One of the most interesting inclusions in the album is Lina’s aria ” A te ascenda, o Dio clemente” from “Stiffelio” which begins with an expressive and gorgeous tone and spinning coloratura. But as with the previous tracks the moment she enters the higher tessitura, the voice seems unsteady. But beyond the vocal issues, the aria meanders a bit, the sense of an emotional direction rather lacking overall. This may not be Yoncheva’s fault but her conductor who doesn’t support her with the orchestra and who pauses every other moment.

The “Pace Pace Mio Dio” which follows opens with a forceful accent on the opening “Pace.” What follows is similarly accented, giving the aria a sense of musical predictability and an overall lack of shape or progression. Moreover, by singing with full tone throughout, Yoncheva takes away from the possibility to build to the climax more progressively and what we get is a “Maledizione” that feels empty. Yoncheva scoops into the B cutting it off quickly and cutting off the final word.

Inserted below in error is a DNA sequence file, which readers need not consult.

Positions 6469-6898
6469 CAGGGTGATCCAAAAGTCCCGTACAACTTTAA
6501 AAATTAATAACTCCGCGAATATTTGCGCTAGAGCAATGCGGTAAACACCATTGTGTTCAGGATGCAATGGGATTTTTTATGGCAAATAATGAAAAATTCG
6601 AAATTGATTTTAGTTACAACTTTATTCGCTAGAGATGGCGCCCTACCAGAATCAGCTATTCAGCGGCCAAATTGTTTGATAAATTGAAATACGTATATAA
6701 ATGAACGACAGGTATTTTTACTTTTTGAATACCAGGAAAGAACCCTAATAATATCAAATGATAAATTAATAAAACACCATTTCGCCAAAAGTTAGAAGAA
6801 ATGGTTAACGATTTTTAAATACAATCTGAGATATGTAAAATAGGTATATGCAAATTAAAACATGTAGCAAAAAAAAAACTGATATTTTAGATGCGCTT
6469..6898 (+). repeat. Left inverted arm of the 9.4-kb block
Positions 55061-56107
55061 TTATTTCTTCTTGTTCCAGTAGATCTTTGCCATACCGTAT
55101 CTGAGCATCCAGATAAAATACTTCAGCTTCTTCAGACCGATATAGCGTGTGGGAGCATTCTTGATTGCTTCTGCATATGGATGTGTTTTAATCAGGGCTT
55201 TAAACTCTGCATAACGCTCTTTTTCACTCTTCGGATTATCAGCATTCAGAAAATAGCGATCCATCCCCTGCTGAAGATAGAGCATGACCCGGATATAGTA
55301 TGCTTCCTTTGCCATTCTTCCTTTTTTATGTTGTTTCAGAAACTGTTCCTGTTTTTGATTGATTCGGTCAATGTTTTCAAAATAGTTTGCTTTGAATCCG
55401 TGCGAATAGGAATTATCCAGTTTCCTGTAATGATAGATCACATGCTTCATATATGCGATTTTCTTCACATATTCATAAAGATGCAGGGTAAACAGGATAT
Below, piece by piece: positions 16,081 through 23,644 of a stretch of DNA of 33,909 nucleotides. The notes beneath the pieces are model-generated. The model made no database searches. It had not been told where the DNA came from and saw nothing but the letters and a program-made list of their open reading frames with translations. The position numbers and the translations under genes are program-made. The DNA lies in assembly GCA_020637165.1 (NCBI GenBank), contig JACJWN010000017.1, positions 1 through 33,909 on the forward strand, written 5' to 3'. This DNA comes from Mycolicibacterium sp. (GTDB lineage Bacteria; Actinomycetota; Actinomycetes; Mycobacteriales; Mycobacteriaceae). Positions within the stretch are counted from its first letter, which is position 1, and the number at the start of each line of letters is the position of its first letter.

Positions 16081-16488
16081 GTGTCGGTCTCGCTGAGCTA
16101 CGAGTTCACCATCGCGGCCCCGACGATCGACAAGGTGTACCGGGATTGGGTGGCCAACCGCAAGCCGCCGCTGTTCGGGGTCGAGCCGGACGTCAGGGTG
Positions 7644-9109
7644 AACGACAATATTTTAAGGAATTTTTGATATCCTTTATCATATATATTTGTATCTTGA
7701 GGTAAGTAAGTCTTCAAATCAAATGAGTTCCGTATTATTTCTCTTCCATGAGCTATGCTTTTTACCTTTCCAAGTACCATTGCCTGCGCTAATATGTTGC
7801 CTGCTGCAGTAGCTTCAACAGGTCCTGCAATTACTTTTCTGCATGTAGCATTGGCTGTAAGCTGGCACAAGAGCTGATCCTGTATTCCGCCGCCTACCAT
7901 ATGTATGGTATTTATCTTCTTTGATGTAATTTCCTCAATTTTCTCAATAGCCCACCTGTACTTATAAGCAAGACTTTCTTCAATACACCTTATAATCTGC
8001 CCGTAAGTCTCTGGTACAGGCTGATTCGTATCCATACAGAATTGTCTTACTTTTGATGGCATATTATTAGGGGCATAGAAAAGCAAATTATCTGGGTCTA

Her “Ave Maria” from “Otello” is sung with poise and a beautiful mezza voce in perhaps one of her finest selections of the album. You get the gentler qualities throughout and it offers respite from much of the other selections.

In the “Come in quest’ora bruna” Yoncheva gives nuance to the opening phrase, allowing her bright lyric soprano to shine. And there is some lovely mezza voce singing that showcases the strengths of the soprano. Again, however, the voice gives way all too easily to aggressive accents that impale the beauty of the performances. And in her high tessitura, the sopranos opens up, rather than covering her high notes making the wobble in her voice all too present.